Does Anyone Need a Tax-Managed Fund?
Effective May 13th, Vanguard has made several changes to reduce expenses for its family of tax-managed funds. In short, Vanguard has converted all five funds to Admiral-class shares (formerly, only two of the five had Admiral shares), set the minimum initial investment for the funds to $10,000 (the two with Admiral shares previously had $100,000 minimums) and eliminated the five-year, 1% back-end load on all but Tax-Managed International.
Why is Vanguard making these investor-friendly moves? Most likely, they are trying to stem outflows from the funds, which began in the summer of 2008 and accelerated in recent months. It seems that investors have figured out they can get the same tax advantages through low-cost ETFsA type of security which allows investors to indirectly invest in an underlying basket of financial instruments (these may include stocks, bonds, commodities or other types of instruments). Shares in an ETF are publicly traded on an exchange, and the price of an ETF’s shares will fluctuate throughout the trading day (traditional mutual funds trade only once a day). For example, one popular ETF tracks the companies in the S&P 500, so buying a share of the ETF gets an investor exposure to all 500 companies in the index. at a fraction of the cost and with no investment minimums. In fact, the only thing that may have been preventing some shareholders from cashing out earlier was the 1% back-end load. Now that it has been eliminated, the tide of redemptions could swell further.
We’ve never seen much of a point to Vanguard’s tax-managed lineup, and we’ve been taking advantage of the tax-efficiency of ETFs for our clients, where appropriate, for years now. But even before the ETF boom, our philosophy was that a well-diversified portfolio should consider tax efficiency as a part of the whole strategy, but not to let that one aspect of portfolio construction outweigh the advantages of investing with high-quality managers or in funds with the best long-term prospects for success.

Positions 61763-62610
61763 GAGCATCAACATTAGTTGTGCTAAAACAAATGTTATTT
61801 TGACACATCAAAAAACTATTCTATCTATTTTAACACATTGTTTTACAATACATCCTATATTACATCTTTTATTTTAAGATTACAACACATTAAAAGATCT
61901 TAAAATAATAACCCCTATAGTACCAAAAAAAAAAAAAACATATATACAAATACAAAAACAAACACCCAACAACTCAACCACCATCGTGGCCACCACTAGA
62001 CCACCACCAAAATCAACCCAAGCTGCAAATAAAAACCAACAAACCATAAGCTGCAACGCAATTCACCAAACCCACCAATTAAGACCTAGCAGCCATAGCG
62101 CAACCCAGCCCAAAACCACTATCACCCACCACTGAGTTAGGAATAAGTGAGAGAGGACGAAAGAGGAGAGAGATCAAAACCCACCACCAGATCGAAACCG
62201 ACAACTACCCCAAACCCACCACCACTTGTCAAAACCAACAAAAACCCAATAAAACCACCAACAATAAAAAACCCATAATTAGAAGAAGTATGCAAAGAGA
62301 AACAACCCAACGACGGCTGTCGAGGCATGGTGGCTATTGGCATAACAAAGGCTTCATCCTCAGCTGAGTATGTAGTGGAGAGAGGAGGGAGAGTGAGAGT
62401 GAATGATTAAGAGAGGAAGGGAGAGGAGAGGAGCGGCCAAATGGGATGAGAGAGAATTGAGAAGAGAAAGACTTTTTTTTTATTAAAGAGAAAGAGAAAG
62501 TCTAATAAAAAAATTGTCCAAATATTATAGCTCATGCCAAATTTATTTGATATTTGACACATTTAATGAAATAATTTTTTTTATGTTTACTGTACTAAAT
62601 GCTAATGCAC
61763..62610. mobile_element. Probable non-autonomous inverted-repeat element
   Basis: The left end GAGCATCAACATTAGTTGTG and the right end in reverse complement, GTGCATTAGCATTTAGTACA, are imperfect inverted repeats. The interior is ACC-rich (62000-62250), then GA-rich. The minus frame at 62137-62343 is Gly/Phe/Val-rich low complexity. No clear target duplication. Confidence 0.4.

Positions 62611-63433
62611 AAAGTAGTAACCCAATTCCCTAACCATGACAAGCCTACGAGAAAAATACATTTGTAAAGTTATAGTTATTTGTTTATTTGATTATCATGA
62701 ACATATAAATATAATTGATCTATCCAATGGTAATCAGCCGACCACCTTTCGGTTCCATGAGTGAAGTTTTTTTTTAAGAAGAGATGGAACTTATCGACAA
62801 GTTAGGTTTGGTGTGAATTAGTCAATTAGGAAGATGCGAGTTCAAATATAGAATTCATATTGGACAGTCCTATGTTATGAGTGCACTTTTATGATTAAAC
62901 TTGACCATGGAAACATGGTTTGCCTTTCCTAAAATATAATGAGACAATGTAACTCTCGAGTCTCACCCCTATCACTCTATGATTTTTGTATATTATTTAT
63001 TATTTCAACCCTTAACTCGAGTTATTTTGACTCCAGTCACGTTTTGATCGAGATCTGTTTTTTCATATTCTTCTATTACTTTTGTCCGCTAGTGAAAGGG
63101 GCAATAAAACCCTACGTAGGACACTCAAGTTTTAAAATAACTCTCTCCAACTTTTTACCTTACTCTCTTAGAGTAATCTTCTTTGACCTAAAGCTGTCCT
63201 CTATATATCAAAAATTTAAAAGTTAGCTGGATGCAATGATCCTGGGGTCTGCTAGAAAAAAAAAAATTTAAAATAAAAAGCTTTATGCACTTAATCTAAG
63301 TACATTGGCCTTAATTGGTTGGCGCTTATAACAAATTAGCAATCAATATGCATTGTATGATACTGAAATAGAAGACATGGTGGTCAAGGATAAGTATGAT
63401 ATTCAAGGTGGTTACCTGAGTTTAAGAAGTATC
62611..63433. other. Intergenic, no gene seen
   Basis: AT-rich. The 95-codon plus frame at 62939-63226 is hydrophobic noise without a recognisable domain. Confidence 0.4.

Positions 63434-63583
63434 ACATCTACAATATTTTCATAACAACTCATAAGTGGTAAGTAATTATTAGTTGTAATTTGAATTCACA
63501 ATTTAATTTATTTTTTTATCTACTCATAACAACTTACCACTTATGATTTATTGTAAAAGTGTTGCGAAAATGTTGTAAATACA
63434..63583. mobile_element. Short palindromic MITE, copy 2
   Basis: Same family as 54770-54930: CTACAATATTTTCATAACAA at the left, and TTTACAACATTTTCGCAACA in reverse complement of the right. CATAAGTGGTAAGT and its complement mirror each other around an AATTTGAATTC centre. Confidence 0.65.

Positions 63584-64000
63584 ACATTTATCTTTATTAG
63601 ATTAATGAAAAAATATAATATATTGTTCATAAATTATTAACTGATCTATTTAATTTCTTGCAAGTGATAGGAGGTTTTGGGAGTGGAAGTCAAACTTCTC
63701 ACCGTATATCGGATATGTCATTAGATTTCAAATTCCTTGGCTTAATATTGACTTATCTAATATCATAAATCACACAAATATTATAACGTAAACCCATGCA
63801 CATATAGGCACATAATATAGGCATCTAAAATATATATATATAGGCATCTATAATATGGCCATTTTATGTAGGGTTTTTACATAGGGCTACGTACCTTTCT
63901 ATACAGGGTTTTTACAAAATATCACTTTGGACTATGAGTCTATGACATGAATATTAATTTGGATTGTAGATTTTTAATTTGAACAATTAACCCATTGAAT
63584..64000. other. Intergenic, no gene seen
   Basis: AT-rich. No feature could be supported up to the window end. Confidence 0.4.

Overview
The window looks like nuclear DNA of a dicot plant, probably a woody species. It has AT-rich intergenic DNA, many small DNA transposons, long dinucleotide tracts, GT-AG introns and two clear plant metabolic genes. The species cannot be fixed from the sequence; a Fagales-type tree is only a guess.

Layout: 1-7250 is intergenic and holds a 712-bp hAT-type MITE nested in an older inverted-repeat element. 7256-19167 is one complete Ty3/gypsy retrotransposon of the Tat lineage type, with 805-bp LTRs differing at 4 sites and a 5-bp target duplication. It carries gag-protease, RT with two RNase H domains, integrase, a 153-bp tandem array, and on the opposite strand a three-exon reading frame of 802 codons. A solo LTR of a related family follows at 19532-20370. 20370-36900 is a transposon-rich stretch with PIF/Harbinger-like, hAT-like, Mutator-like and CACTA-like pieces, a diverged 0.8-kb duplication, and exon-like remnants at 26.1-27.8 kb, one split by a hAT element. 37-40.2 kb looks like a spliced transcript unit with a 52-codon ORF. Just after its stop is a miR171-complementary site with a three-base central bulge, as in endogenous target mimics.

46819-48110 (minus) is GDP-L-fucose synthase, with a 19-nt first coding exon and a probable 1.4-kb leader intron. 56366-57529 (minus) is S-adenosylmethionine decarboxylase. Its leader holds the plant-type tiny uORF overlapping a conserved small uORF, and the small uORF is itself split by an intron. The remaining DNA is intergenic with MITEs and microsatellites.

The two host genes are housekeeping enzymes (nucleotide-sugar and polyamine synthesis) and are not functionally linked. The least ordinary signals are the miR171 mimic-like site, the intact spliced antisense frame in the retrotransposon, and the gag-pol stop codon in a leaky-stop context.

There is little point to a highly tax-efficient portfolio if you can’t meet your investment goals by investing in it, and Vanguard’s tax-managed funds are nowhere near the firm’s best options, even after factoring in their solid record of dodging big tax bills. We’d advise investors to seek their fortunes elsewhere.
Vanguard Slashes Fund Minimums
Vanguard has taken its low-cost mantra one step further by dropping minimums for the Investor share class on a slew of funds, effective immediately. The changes affect 15 of Vanguard’s actively managed funds, which have seen their price of entry drop from $25,000 or $10,000 to $3,000, while the firm’s 12 Target Retirement funds have had their minimums reduced from $3,000 to $1,000.
This move should be a great boon to lower-income or first-time investors and, as such, we applaud the increased accessibility. We’re especially pleased to see minimums reduced for funds like Health Care and Selected Value, two of Vanguard’s best offerings. The $1,000 minimum on the Target Retirement funds could help younger investors get a start on investing. However, we would hope that, as their investments grow, they will move into some of Vanguard’s better funds. While lifecycle funds have become an increasingly popular choice for investors who buy into the one-size-fits-all approach they represent, we believe that proper portfolio construction hinges on more than just a projected retirement date.
You can see a list of all new minimums in the table below.